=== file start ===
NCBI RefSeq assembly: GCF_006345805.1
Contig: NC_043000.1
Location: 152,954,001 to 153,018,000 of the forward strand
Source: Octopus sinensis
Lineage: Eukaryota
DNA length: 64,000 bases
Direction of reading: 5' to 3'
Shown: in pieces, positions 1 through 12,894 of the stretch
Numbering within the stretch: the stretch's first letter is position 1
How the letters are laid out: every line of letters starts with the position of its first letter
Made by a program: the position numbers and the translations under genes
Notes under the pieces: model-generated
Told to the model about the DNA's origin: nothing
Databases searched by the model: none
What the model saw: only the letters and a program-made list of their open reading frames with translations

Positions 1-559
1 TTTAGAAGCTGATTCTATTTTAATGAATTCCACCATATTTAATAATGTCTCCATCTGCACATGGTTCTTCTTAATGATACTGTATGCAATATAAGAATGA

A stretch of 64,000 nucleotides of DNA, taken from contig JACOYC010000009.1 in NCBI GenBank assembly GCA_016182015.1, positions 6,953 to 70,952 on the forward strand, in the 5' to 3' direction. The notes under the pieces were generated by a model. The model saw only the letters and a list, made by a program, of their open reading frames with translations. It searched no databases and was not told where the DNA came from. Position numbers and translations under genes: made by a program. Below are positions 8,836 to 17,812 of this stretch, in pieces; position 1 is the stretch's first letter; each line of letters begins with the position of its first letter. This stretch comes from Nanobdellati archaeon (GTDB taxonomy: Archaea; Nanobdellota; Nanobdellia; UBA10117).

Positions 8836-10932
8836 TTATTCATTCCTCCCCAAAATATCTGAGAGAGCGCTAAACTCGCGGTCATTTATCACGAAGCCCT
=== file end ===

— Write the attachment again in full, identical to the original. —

NCBI RefSeq assembly: GCF_006345805.1
Contig: NC_043000.1
Location: 152,954,001 to 153,018,000 of the forward strand
Source: Octopus sinensis
Lineage: Eukaryota
DNA length: 64,000 bases
Direction of reading: 5' to 3'
Shown: in pieces, positions 1 through 12,894 of the stretch
Numbering within the stretch: the stretch's first letter is position 1
How the letters are laid out: every line of letters starts with the position of its first letter
Made by a program: the position numbers and the translations under genes
Notes under the pieces: model-generated
Told to the model about the DNA's origin: nothing
Databases searched by the model: none
What the model saw: only the letters and a program-made list of their open reading frames with translations

Positions 1-559
1 TTTAGAAGCTGATTCTATTTTAATGAATTCCACCATATTTAATAATGTCTCCATCTGCACATGGTTCTTCTTAATGATACTGTATGCAATATAAGAATGA

A stretch of 64,000 nucleotides of DNA, taken from contig JACOYC010000009.1 in NCBI GenBank assembly GCA_016182015.1, positions 6,953 to 70,952 on the forward strand, in the 5' to 3' direction. The notes under the pieces were generated by a model. The model saw only the letters and a list, made by a program, of their open reading frames with translations. It searched no databases and was not told where the DNA came from. Position numbers and translations under genes: made by a program. Below are positions 8,836 to 17,812 of this stretch, in pieces; position 1 is the stretch's first letter; each line of letters begins with the position of its first letter. This stretch comes from Nanobdellati archaeon (GTDB taxonomy: Archaea; Nanobdellota; Nanobdellia; UBA10117).

Positions 8836-10932
8836 TTATTCATTCCTCCCCAAAATATCTGAGAGAGCGCTAAACTCGCGGTCATTTATCACGAAGCCCT